Jubal Brown

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Jubal Brown (born c. 1974[1]) is a video producer and multi-media artist based in Toronto, Canada. He gained notoriety in 1996 when he deliberately vomited primary colours on paintings in the Art Gallery of Ontario in Toronto, and the Museum of Modern Art in New York.[1][2]

Brown has made a number of videos, many of which have been screened in North America and Europe.[3] Canadian Art magazine called Brown "the dark prince of Toronto art".[4]

Biography[edit]

Jubal Brown graduated at the Ontario College of Art and Design, and is a founding member of the famefame media-art collective.[5]

Brown has made a number of videos that have been screened in North America and Europe.[3] His works have been well received in London,[4] and Canadian Art magazine called some of them "the most provocative and intelligent (and often very funny) video works to come out of Toronto in years".[4] Many of his videos are made up of hundreds of brief samples taken from mainstream media, all packed together to create a "hyper-dense, jittery, relentless (and often deeply disturbing) audiovisual assault".[4] Brown said that his intention was to "push the ideas of mass media to their logical and ridiculous conclusions: sex, death, speed, power".[3] He believes that there is a lot of "useless information" in films, and his videos condense the material into "its one telling moment". He said that "our generation is raised on media and we can therefore eat a lot more, much more quickly."[4]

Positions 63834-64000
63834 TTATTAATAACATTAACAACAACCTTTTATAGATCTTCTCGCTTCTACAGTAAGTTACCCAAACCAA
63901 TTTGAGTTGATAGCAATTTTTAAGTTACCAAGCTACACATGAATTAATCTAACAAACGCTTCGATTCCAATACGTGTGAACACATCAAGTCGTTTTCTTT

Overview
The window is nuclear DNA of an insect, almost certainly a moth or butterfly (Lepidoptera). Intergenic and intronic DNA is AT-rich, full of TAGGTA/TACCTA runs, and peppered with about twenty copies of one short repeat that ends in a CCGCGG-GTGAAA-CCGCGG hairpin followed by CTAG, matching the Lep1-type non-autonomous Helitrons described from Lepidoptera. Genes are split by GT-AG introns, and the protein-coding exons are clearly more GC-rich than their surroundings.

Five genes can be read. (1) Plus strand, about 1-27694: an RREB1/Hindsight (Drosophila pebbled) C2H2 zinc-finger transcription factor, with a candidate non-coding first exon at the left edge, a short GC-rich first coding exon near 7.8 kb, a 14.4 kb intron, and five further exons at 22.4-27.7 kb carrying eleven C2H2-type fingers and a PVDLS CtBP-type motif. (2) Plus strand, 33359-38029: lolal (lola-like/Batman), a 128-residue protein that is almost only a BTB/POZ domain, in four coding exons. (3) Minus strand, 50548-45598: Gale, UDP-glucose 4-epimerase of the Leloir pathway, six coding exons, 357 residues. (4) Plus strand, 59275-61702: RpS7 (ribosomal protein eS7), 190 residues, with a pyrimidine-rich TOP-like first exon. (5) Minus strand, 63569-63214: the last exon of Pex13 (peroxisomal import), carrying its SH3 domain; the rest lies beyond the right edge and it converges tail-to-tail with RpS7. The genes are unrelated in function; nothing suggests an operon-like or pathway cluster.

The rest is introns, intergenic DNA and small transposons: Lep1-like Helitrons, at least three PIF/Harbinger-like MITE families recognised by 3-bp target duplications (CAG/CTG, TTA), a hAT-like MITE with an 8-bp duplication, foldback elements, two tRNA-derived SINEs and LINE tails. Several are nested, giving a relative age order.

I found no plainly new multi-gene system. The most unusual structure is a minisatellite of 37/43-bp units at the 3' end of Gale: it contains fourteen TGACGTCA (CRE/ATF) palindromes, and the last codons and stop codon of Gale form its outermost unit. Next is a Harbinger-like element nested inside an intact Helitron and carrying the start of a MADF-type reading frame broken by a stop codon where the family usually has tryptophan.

The Blob (9 min) is a video Brown released in 2000 which includes cut-ups of the 1958 science fiction/horror film, The Blob, its 1988 remake, plus many other media sources themed on paranoia. Operation (1999) is a 10-minute recording of Brown performing surgery on himself. In the spirit of body-art mutilation, he attempts to remove a lump of fat on his torso with a pocket knife.[4][6] When Operation was shown in London, many viewers had to look away, which is the effect the video set out to achieve.[4] Life Is Pornography (2005, 23 min) includes clips of genocides rated as video game scores, stills of "horrible" images, like a picture of someone's eye with a nail through it, and a rework of fragments of the Britney Spears video, Toxic. A voice-over calls pornography the "reduction of human culture into exploitable parts".[7] Mike Hoolboom writing in Practical Dreamers: Conversations With Movie Artists called Life Is Pornography "a deeply wounded, romantic and despairing tape".[8]